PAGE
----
A 'health check' of protected ecological areas reveals an alarming decline in biodiversity.
Protecting designated areas of ecological value is one of the most popular conservation tools for safeguarding biodiversity. As deforestation advances, the theory goes, these protected areas offer sanctuary for threatened species and natural ecosystem processes. By 2020, the 193 nations that have signed up to the Convention on Biological Diversity — the United States is not among them — hope to protect at least 17% of the planet's biodiversity-rich areas in this way. But is drawing artificial lines around ecologically valuable land an effective method for protecting biodiversity?
As a conservation mechanism, protected areas have a chequered history, and have faced particular criticism because some exclude poor local populations who want to gather food, wood and other resources from the forests on which they depend. Management of the thousands of protected areas varies around the world, and biodiversity scientists have long suspected that areas with better safeguards to stop illegal encroachment for logging, agriculture or other activities are more likely to be a safe haven for biodiversity. However, demonstrating that such exclusion is effective is not straightforward.
Assessments of ecosystems and biodiversity are hampered by piecemeal data collection that uses incomparable methodologies, and the data have large gaps. That makes it difficult to draw broad conclusions about the global health of biodiversity, which many scientists say is a key reason why biodiversity has failed to climb political agendas, even as extinctions of animals and plants continue to rise. Around one-fifth of all 5,490 described mammal species are at risk of extinction, according to data from the International Union for Conservation of Nature.
These difficulties are driven by funding constraints and the intricacies of monitoring and assessing complex ecosystems. Nevertheless, some informative evaluations do exist, including the biennial Living Planet Index drawn up by the conservation group WWF, which follows trends in populations of species around the world to give indications of the state of global biological diversity.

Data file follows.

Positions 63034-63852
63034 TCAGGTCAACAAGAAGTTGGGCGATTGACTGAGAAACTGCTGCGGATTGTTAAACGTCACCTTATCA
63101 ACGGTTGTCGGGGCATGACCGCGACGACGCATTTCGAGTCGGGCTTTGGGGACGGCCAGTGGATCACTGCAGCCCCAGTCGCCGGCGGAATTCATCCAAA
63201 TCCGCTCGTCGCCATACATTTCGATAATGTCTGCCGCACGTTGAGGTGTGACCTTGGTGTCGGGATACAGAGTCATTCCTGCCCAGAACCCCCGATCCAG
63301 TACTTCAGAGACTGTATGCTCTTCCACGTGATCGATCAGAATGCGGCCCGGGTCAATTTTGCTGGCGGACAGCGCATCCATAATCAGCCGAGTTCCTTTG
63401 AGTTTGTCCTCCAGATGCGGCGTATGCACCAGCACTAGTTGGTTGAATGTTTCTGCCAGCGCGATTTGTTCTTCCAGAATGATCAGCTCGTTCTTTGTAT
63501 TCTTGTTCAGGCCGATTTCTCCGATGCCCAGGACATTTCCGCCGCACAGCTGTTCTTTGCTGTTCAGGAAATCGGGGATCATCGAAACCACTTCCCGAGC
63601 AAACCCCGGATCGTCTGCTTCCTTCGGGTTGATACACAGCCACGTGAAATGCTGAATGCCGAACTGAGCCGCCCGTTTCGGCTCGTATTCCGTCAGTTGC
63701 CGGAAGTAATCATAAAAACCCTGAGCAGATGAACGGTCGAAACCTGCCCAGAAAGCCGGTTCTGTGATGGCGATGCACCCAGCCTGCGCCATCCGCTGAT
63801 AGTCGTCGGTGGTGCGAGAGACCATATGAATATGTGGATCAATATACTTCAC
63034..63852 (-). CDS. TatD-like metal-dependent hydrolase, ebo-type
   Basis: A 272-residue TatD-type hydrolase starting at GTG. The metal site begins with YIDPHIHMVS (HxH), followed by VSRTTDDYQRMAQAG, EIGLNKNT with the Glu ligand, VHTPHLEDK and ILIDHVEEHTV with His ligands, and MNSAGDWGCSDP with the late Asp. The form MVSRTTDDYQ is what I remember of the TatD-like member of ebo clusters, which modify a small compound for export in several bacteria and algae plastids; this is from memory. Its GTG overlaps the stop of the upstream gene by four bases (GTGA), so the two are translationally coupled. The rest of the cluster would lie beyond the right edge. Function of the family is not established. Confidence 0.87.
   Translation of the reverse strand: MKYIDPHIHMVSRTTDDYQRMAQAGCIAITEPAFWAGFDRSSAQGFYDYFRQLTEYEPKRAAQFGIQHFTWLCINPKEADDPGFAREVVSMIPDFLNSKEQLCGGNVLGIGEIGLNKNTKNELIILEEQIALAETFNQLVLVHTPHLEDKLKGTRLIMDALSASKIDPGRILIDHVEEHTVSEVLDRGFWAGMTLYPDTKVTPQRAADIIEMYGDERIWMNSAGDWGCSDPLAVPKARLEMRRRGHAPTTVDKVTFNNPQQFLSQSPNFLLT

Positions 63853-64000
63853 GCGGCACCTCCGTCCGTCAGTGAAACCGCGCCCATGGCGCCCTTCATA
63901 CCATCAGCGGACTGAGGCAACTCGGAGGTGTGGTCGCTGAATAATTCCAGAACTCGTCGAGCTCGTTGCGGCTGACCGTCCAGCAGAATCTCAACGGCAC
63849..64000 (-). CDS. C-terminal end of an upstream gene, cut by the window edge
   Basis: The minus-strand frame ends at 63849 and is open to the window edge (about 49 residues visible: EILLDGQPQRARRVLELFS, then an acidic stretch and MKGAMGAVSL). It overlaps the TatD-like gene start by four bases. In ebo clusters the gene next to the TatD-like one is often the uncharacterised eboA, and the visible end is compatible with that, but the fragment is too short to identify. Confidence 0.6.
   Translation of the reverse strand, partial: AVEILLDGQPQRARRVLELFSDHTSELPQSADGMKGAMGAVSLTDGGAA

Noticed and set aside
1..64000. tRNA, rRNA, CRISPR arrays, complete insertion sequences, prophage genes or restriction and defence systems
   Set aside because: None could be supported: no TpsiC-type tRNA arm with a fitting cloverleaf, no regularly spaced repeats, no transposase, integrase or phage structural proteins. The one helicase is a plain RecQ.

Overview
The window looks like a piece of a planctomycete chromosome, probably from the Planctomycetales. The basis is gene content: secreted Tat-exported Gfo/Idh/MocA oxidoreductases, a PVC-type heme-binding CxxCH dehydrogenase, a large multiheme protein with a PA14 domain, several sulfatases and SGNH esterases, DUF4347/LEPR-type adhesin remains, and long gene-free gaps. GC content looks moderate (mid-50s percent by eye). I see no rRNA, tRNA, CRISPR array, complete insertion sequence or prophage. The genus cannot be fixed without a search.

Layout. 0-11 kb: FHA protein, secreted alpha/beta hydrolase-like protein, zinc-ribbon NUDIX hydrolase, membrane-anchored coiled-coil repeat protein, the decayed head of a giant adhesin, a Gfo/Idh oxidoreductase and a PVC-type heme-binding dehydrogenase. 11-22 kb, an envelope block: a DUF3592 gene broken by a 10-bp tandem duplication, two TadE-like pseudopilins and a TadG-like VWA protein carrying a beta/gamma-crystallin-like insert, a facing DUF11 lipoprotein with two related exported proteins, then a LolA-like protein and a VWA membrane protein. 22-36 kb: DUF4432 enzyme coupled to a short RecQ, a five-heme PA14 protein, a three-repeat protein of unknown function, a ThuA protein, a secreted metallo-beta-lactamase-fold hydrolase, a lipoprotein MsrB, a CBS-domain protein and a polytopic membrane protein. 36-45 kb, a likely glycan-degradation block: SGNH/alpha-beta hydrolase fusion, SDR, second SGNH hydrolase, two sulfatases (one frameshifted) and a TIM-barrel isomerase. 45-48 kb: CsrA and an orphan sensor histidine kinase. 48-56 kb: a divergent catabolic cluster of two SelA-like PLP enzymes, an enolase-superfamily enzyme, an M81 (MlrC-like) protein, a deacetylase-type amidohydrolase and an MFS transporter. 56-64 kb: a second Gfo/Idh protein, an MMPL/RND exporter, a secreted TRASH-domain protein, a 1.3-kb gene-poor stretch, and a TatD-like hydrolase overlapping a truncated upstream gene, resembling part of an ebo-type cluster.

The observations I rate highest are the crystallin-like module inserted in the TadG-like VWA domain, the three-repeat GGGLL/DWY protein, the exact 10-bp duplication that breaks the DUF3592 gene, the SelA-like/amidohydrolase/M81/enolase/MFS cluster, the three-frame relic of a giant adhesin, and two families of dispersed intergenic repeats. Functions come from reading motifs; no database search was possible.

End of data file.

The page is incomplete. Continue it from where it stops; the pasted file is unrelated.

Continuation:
More of these data gaps have now been filled, thanks to an assessment of protected tropical forest areas led by William Laurance, a conservation biologist at James Cook University in Cairns, Australia, which offers a snapshot of global biodiversity and reviews the success of this tool.
In a Herculean effort, Laurance and his team, along with more than 100 co-authors, systematically collected standardized data on environmental changes over the past 20–30 years in 60 protected areas across the world's major tropical regions of Africa, America and Asia. The data include changes in the abundance of 31 groups of species, including primates, freshwater fish and exotic plants, and 21 potential drivers of environmental change, such as road building and hunting.
To gather the information, the team conducted 262 interviews with field biologists and environmental scientists, and asked them each to complete a detailed 10-page questionnaire. It took the team around four years to gather the data, but Laurance reckons that to do so from scratch would cost billions of dollars and take 20–30 years. The effort paid off, and the results appear online on Nature's website this week (W. Laurance et al. Nature http://dx.doi.org/10.1038/nature11318; 2012).
The team found that around half of the reserves are experiencing a severe loss of biodiversity. Crucially, the researchers also demonstrated the negative impact that environmental changes immediately outside the areas have on the health of the habitat inside the reserves. And they found that destructive activities such as forest clearance, fires and logging increasingly reach up to the edge of the protected areas. The results show that 85% of the reserves experienced declines in surrounding forest cover over the study period, whereas only 2% gained forest. These findings will not surprise biodiversity scientists, who have long been aware of such trends, but now have the data to show it.
The work highlights, yet again, the growing challenges that threaten the success of the protected-reserves model. Many reserves simply do not function as intended, but there are few alternative approaches. The results underscore the importance of better management of areas around the reserves. Rather than treating these ecological havens as islands, Laurance and his team recommend implementing buffer zones around protected areas to cushion the blow. The reserves can protect wildlife, but we must first protect the reserves.